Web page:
Národní 223/2: National Theatre

A theatre was planned for this riverbank site as early as 1844, but it was not until 1862 that the first National Theatre (Národní Divadlo) appeared in the form of a neo-classical building designed by Ignác Vojtěch Ullmann. Only ever intended as a provisional structure, it actually survived until 1881, the year of the grand opening of Josef Zítek’s magnificent neo-renaissance extension on the adjoining plot.

Only two months after the opening, the new theatre inauspiciously burnt down. Undeterred, the great and the good of Prague dipped into their pockets a third time, awarding the reconstruction to Zítek’s pupil Josef Schulz (who went on to design both the National Museum, and, with Zítek, the Rudolfinum concert hall). Schulz’s scheme incorporated Ullmann’s original theatre in a cleverly-articulated plan which included a southern extension for administrative offices. The theatre re-opened in November 1883.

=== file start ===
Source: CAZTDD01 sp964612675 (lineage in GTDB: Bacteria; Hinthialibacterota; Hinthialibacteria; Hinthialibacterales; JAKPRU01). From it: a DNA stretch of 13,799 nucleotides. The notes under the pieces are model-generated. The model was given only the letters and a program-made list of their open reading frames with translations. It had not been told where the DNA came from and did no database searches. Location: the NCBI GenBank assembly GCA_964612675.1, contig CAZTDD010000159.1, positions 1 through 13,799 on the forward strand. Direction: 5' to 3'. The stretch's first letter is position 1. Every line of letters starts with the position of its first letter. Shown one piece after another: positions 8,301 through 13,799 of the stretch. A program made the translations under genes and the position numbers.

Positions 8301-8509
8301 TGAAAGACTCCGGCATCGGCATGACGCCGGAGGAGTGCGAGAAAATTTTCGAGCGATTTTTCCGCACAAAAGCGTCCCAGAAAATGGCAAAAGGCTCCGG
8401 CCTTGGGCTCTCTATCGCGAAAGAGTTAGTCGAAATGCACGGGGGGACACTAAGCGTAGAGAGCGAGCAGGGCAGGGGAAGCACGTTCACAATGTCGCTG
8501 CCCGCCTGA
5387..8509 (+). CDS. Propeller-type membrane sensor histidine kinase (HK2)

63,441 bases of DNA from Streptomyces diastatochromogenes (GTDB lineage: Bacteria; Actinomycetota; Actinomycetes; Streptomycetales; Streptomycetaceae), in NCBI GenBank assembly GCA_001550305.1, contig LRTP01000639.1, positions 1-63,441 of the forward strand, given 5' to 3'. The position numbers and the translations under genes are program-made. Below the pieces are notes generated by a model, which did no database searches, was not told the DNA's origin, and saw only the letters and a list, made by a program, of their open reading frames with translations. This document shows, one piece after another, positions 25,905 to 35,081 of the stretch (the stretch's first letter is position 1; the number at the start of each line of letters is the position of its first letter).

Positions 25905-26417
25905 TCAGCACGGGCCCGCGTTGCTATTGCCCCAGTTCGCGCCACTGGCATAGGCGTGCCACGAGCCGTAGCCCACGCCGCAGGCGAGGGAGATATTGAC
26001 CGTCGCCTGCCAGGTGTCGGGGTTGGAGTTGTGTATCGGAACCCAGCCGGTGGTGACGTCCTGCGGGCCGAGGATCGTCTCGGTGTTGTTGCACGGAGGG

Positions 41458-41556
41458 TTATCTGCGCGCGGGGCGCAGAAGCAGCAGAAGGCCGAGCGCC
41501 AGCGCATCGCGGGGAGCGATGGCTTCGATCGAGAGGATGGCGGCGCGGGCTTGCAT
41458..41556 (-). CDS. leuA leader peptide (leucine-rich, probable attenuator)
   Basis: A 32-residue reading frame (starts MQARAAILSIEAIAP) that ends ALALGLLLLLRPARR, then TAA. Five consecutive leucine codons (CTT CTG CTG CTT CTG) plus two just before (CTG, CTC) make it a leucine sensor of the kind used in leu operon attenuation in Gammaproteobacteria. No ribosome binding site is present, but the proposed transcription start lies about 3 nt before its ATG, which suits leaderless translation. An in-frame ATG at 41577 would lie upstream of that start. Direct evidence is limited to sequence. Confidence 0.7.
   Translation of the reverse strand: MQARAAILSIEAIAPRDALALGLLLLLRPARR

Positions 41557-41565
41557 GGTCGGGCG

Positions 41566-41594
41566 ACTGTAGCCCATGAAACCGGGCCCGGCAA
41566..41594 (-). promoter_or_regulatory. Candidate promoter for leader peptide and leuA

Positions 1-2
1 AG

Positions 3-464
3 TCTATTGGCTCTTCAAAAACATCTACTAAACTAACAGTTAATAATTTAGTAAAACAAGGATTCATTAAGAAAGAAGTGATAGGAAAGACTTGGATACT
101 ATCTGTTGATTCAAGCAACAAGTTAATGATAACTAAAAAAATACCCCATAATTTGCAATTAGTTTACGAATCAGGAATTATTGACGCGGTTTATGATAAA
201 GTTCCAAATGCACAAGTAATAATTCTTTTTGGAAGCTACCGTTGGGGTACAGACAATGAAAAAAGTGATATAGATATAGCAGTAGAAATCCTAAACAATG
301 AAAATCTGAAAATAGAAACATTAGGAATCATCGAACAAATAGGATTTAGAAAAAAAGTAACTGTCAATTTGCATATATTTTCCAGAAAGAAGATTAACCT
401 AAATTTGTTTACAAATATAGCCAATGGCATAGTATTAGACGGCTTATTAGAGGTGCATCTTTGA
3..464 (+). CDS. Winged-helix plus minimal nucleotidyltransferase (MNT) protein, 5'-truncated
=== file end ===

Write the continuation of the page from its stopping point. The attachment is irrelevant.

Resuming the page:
National Theatre, Prague

This picture demonstrates well the integration of the three buildings according to Schulz’s plan. Zítek’s theatre, with its distinctive jewel-box roof, is furthest away, the administrative extension closest to the camera, and Ullmann’s original theatre the elevated section sandwiched between them: